----------------------------------------

Again, as I said, we don't need to debate the law or society of Iraq, we already know Saddam's regime met with Islamists and his own words, from his own mouth seeked to support Islamists. Even if the state was progressive in some areas compared to other middle east states (hardly a difficult task!), it still doesn't change his regime's own actions, it doesn't take the religious message from the flag etc. and all other points I made. On paper his state might appear Secular, but from their own actions, they fall short very quickly.
 
  by: Dela     06/24/2009 03:48 AM     
  @Dela  
 
Just because Saddam sheltered Islamist terrorists does not make him an Islamist. By that sort of logic we can assume that the US is a radicalized latin-american state simply because we harbor terrorists from latin america as well.

You cannot say the entire form of governance changed just because of a few individuals that entered Iraqs borders...

"You don't accept bin Laden's confession"

Well I can play this game too and say that you dont accept his denials either LOL!

How many circles can we go around here...

"you push them aside and take the word of the India Times on the Pakistani ISI."

Well the VP of the US also commented on this as well and said it was classified and refused to elaborate further. So I would say that is pretty damning right there in itself.

Of course you can keep right on taking the word of people that have been tortured. Me, I will take in the physical evidence, scientific evidence, and documents and try to put the whole thing together in a scientific manner.

I will not draw a conclusion until there is something to conclude. You on the other hand have seemed to have started with a conclusion and worked your way backwards. It seems that everything was wrapped up nice and neat that way.

Again I am not wanting to debate 9/11 with you as it will only fill enough pointless words back and forth to fill an encyclopedia set. But you seemed to have jumped onto this topic for some reason or another.

All I can say about 9/11 is there is no conclusive evidence that bin laden or AQ was behind it. The FBI seems to agree with me in this regard. Perhaps more evidence will appear that will show their guilt but so far this has not happened. In fact quite the contrary.

Again I cannot prove beyond a shadow of a doubt who is responsible neither can you. I know you will reply to this with more text than I want to read and this will go on for quite some time...

Really I am just trying to convey how pointless your replies on this subject are since the subjects regarding 9/11 are merely your opinions and not facts. Unless you have some proof to offer that conclusively shows who pulled off 9/11 I suggest you take a break from your keyboard.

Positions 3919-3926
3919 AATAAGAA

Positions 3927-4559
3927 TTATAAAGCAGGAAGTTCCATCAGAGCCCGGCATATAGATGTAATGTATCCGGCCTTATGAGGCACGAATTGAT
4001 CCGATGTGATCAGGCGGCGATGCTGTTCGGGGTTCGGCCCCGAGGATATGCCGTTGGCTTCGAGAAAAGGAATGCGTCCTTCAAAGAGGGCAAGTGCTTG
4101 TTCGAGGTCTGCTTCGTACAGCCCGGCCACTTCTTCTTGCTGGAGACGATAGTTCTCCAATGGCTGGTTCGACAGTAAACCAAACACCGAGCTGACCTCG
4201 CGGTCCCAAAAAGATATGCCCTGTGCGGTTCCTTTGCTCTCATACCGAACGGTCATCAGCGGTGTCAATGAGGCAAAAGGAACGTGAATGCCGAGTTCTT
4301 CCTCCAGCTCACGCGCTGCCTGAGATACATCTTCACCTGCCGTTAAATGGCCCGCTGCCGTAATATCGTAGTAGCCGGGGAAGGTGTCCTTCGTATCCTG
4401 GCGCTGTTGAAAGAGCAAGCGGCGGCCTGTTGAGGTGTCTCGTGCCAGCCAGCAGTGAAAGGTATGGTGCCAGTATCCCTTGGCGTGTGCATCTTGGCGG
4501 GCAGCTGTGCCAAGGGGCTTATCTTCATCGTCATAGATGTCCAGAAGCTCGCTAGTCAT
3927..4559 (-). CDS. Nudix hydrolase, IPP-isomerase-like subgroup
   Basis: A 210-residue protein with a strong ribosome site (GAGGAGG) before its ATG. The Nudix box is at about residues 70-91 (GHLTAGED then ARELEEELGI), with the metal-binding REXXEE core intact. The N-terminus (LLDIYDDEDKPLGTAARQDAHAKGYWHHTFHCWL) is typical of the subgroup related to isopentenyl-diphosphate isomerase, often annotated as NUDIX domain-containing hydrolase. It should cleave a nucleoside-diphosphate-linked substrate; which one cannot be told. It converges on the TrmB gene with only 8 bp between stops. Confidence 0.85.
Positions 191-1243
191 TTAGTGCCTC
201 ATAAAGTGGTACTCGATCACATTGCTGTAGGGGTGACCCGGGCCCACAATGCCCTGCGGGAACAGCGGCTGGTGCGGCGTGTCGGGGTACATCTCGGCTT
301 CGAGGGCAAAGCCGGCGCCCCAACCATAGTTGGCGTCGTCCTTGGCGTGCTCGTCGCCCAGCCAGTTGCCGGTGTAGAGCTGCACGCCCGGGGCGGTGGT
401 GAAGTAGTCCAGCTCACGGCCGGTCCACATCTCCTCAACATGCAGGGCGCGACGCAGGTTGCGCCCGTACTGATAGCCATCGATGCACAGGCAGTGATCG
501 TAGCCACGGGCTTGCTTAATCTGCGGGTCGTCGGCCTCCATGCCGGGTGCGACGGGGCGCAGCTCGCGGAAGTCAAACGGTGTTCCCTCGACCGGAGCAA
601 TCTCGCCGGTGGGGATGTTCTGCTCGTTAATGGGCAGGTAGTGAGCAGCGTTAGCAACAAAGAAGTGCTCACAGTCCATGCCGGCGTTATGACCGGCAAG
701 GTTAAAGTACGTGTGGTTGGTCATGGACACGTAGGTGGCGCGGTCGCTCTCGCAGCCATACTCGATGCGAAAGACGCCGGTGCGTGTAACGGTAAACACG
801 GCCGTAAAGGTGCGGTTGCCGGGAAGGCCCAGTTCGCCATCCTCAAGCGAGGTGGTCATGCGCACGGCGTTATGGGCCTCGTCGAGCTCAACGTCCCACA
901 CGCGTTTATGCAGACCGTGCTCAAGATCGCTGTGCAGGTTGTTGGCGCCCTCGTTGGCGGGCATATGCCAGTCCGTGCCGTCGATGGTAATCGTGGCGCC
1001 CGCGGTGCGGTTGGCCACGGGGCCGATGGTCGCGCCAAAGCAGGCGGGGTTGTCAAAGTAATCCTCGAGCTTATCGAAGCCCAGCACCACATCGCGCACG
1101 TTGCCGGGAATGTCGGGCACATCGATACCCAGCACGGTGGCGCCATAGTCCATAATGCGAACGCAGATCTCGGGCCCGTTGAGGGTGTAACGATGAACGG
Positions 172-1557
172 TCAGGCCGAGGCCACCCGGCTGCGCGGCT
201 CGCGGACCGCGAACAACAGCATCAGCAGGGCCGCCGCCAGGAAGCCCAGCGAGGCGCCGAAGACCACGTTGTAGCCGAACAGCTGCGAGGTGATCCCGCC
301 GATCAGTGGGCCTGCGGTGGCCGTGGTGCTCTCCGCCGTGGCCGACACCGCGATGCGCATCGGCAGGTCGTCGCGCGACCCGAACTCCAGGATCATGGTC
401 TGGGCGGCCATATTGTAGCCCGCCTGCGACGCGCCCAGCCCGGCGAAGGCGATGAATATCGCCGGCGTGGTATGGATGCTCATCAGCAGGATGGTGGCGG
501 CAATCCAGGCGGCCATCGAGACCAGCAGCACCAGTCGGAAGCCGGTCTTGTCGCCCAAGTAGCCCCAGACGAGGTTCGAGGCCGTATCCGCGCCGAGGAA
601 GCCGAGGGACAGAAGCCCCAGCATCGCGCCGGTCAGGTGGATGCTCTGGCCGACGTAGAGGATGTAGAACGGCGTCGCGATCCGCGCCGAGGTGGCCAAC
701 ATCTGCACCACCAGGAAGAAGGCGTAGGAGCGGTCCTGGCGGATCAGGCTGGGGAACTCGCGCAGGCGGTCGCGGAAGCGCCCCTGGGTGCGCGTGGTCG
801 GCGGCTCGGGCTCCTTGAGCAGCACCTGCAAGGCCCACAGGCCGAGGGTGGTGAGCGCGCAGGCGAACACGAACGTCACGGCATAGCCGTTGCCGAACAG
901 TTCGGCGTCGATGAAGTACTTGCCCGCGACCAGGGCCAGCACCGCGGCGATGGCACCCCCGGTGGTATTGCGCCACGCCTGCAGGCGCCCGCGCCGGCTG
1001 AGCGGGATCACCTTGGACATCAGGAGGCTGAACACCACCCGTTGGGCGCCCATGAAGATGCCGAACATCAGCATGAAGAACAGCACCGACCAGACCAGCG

by: slavefortheman     06/24/2009 04:52 AM     
  @slave  
 
OK, wow, I'm being accused of changing topic.. let's see..

1. You mentioned al Queda as a hoax

2. I mentioned several of the things al Queda was connected to, such as the USS Cole and embassy bombings, and also obviously 9/11, but I was talking mainly about Clinton's efforts to get bin Laden long before al Queda was even talked about by most people.

3. In a reply to Malefice you claimed the ISI wired $100,000 to the 9/11 hijackers (first time any part of a conspiracy theory was mentioned), I IGNORED that in my reply to you to try to avoid getting into conspiracies.

4. Your reply to me next says nobody has been found guilty by a court and no evidence has been presented linking al Queda to 9/11.

5. I pointed out in my reply that two confessions exist _at least_, the reason I didn't start to go through more details was once again, because we were talking about Hussein and Iraq, not 9/11.

6. You dismissed the confessions, making a comment that you can't take their confessions seriously because they might like to be martyred and saying some of Khalid's reported confessions were inaccurate. As for bin Laden, gladly you didn't anymore cast any doubt on the reality of the tapes over gold rings, bad aspect ratios, bad contrast, writing with the wrong hand etc. but instead you said he denied it.

7. I gave a reason for his "initial" denial, because after 9/11 Mullah Omar asked him about his alleged involvement and he lied to Mullah Omar, the head of the Taliban. He either escaped Afghanistan or found somewhere very safe to go, evidently. I also replied to your allegations of a lack of evidence by mentioning some of things the NSA and CIA knew even before Sept 11th that were pretty worrying, basically to show that a case against the people responsible for this will probably have mountains of evidence.